Binford proposed three major classes of artifacts and a “category of formal stylistic attributes.” Adapted directly from “Archaeology as Anthropology,” they are:

  1. Technomic artifacts – their primary functional contexts are in coping directly with the environment. Examples are hand axes, adzes, projectile points, fishhooks, etc.
  2. Socio-technic artifacts – material elements having their primary functional context in the social sub-systems of the total cultural system. Examples include a king’s crown, a warrior’s coup stick, etc.
  3. Ideo-technic artifacts – items which signify or symbolize the ideological rationalizations for the social system. Examples would be figures of deities, clan symbols, symbols of natural agencies, etc.
  • Stylistic, formal attributes – qualities that cross-cut the three major classes of artifacts, which serve to provide a sense of “style” and to promote group solidarity and a basis for group awareness and identity. An example of this would be Greek red or black figure motifs, which occur on ceramic vessels with varied functional contexts.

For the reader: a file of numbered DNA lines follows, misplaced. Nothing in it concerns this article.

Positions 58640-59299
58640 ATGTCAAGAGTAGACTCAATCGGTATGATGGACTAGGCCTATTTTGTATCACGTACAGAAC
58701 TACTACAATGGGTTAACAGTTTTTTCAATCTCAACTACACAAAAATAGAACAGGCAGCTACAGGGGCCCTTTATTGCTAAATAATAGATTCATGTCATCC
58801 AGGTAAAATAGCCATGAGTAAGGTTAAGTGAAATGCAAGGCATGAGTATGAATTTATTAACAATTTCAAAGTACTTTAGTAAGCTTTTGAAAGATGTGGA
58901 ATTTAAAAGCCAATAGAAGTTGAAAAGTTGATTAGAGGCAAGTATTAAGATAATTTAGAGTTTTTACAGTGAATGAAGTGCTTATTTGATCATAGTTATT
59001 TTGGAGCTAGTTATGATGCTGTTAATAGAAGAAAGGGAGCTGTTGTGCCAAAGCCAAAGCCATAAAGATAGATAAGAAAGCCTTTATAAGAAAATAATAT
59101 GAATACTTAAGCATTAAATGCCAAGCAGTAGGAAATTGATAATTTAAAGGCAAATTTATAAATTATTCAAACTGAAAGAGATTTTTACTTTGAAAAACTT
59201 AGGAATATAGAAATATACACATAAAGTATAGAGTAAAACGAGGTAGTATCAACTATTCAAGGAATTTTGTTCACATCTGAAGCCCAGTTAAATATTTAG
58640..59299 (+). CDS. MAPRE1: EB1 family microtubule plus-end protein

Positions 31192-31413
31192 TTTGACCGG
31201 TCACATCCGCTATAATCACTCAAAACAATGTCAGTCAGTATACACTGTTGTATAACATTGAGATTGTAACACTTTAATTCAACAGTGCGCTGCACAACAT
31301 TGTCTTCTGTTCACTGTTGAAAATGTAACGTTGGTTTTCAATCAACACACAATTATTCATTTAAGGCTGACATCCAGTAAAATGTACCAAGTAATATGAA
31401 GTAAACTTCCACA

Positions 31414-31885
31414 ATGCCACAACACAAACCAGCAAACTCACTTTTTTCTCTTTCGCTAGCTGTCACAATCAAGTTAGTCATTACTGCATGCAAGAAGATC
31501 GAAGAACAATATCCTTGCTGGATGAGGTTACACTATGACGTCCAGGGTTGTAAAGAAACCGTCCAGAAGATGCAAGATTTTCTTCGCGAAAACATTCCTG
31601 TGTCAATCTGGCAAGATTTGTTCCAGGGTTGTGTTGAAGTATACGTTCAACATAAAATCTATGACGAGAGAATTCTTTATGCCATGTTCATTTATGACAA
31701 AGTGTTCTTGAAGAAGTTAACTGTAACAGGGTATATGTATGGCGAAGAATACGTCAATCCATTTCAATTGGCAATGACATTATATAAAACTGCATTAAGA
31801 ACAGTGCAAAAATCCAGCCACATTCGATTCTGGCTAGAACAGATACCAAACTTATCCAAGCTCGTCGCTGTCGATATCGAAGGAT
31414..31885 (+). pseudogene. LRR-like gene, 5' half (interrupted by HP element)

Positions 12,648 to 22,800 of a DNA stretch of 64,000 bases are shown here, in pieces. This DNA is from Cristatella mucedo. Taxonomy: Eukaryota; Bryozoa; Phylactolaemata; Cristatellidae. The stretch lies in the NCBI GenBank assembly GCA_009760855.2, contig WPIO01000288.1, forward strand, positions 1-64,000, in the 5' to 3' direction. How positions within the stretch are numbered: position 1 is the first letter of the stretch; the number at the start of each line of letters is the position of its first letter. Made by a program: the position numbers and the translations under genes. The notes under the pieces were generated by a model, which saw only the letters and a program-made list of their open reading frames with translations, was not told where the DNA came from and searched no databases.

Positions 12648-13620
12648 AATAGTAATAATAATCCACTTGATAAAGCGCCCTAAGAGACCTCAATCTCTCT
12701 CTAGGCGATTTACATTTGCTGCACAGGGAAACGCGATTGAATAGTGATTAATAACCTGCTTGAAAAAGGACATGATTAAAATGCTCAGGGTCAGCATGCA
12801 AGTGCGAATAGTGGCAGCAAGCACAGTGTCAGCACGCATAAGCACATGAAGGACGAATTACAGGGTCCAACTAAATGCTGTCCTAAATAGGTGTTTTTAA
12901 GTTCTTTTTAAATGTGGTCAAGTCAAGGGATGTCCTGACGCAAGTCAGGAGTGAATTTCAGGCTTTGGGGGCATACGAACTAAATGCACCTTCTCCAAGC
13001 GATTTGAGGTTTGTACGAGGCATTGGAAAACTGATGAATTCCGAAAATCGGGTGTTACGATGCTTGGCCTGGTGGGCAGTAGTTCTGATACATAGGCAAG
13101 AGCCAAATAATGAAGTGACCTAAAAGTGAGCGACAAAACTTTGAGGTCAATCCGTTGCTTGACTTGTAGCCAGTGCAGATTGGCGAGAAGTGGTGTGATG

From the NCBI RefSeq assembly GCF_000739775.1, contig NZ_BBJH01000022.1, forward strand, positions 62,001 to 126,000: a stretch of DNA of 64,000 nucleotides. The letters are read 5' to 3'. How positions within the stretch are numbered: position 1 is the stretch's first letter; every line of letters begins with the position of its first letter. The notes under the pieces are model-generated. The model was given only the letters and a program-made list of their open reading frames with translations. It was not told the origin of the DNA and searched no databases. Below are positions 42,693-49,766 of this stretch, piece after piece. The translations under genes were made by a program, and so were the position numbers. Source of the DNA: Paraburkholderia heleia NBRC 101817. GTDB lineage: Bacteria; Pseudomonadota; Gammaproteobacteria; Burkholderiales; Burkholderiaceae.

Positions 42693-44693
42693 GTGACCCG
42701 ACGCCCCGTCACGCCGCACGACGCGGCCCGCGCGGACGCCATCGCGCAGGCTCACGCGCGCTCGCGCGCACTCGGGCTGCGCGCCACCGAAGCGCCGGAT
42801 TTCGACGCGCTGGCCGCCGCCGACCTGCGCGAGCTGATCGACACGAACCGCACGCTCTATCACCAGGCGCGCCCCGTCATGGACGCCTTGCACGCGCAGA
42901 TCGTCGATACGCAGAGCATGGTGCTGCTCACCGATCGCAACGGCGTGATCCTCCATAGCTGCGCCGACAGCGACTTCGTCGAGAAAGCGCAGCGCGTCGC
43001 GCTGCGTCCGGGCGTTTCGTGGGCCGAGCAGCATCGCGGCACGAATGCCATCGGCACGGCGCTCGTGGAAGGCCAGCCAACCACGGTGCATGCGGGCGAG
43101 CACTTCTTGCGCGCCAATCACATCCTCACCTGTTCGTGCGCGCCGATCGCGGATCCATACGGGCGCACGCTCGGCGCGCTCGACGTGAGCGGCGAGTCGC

One of the things that makes this such a seminal paper is that Binford not only establishes his assertions and what he believes the future of archaeology should become, but he details why. More than this, he provides a working example of his proposed methods at work by using the Old Copper Complex of the Western Great Lakes as an example.

The Old Copper Complex can be dated as far back as 6000 BCE and, while they initially created copper tools, later assemblages (toward 3000 BCE) reflected a return to stone and bone, with copper being used primarily for symbolic and ornamental functions. This has been cited as a case of “cultural devolution” since it seems counter-intuitive to abandon the superior material of copper as a technology for tools only to return to stone and bone.